Van Gogh •
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Rufino Tamayo was born in Oaxaca. The fourth of Mexico's great muralists (the others being Rivera, Orozco, and Siqueriros), Tamayo spent many years in New York where he made his first contacts with contemporary American and European art.
A lithographer and easel painter before turning to murals, he shows a range of understanding in both subject matter and technique. Tamayo's work indicates the influences of Braque, Picasso, Expressionism, and Abstraction. It is delicate in design, warmly subtle in coloration, and symbolic in its presentation of a haunting world that hovers between the animal and the human. Tamayo's world is indicative of pre-Columbian influences in its references to a religion that invested its gods with both human and animal characteristics. His work differs from that of his Mexican predecessors of the early twentieth century in its poetic nuances, which contrast sharply with the large, forceful, and often heavy forms of other Mexican painters. Among the most important murals are those for Smith College (1943); Homage to the Race (1952), an abstract work; the allegory America in Houston, Texas: and The Combat of Night and Day (1964) in the Mexican Museum of Anthropology.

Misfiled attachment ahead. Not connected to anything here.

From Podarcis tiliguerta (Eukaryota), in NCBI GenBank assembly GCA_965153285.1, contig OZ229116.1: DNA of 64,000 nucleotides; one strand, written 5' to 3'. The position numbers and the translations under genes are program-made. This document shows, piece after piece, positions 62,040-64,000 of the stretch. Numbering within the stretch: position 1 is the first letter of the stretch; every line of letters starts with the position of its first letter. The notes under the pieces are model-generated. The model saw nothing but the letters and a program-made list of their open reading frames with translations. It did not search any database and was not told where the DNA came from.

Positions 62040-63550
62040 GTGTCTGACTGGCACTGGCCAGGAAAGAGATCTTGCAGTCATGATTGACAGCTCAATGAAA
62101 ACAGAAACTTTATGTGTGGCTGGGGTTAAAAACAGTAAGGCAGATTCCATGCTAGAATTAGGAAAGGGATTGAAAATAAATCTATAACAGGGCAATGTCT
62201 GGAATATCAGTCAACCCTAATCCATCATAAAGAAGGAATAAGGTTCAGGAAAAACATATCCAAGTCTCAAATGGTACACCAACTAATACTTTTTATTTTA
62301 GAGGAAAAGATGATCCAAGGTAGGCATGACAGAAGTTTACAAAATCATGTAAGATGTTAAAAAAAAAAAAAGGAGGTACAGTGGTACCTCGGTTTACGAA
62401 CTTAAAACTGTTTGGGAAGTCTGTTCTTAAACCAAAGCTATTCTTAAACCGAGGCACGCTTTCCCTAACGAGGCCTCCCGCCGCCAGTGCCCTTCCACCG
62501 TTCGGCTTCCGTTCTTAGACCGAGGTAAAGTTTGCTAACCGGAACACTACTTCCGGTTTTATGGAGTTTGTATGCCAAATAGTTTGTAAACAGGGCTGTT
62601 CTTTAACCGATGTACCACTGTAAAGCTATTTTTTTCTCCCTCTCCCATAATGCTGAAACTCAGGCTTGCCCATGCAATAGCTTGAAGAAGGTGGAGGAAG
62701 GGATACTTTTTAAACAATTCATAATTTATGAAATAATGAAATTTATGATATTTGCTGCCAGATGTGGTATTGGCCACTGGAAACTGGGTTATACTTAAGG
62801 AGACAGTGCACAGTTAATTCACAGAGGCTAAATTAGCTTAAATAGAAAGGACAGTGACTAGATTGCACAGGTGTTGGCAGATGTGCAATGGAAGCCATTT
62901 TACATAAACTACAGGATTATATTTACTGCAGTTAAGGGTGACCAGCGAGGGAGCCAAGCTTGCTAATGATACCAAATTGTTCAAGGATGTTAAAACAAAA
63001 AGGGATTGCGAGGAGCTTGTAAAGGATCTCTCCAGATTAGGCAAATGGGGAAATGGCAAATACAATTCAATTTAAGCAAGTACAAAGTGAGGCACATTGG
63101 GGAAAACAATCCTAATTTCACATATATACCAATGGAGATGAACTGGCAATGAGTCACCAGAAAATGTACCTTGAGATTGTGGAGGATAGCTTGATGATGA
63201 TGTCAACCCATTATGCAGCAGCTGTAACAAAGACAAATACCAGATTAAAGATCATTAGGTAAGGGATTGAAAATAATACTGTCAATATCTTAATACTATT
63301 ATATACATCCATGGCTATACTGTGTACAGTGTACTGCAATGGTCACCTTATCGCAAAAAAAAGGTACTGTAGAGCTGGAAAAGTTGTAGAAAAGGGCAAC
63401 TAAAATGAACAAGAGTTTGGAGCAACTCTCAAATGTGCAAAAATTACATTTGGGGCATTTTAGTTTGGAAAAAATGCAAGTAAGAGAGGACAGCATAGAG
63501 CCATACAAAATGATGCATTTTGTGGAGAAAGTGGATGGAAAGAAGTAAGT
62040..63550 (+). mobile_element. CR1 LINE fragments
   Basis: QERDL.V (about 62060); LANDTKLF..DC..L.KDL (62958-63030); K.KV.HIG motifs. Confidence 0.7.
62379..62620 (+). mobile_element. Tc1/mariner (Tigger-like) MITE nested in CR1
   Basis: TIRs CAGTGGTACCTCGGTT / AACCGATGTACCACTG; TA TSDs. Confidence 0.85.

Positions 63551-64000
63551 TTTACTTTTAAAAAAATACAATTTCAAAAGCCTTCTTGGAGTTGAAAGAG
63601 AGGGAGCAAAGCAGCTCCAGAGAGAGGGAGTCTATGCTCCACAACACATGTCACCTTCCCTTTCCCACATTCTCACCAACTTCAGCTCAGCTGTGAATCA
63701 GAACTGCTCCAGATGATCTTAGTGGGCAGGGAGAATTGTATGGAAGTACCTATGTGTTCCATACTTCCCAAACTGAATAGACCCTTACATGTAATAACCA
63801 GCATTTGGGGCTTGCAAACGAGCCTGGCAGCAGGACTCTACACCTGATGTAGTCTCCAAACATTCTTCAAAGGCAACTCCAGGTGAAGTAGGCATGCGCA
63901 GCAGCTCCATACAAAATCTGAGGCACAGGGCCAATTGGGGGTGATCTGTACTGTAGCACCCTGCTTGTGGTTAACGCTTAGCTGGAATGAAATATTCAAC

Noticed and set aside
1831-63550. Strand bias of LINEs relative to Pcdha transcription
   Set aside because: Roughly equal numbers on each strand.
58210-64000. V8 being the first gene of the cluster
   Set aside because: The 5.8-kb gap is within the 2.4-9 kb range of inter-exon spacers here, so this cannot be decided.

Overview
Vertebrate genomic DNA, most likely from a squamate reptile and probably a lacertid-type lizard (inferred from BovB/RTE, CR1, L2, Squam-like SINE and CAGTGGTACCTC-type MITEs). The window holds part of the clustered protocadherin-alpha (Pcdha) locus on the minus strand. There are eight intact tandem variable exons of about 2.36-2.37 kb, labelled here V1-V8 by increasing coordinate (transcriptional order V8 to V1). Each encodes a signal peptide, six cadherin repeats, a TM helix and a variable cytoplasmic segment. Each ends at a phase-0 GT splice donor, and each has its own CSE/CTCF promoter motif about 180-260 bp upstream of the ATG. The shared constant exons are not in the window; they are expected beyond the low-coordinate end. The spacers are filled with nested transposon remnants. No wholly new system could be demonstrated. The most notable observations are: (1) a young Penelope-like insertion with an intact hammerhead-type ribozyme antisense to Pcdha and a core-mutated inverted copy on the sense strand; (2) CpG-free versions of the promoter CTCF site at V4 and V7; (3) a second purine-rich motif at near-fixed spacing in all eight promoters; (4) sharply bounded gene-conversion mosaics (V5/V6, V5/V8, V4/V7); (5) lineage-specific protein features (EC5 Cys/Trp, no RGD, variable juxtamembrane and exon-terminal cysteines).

In the latter, night is represented as a tiger and day as a plumed serpent, a figure taken from Mayan and Aztec mythology. Tamayo was an original artist who remained faithful to his own visions throughout his career, subduing his nationalism to a more universal portrayal of essentially simple, humanistic themes.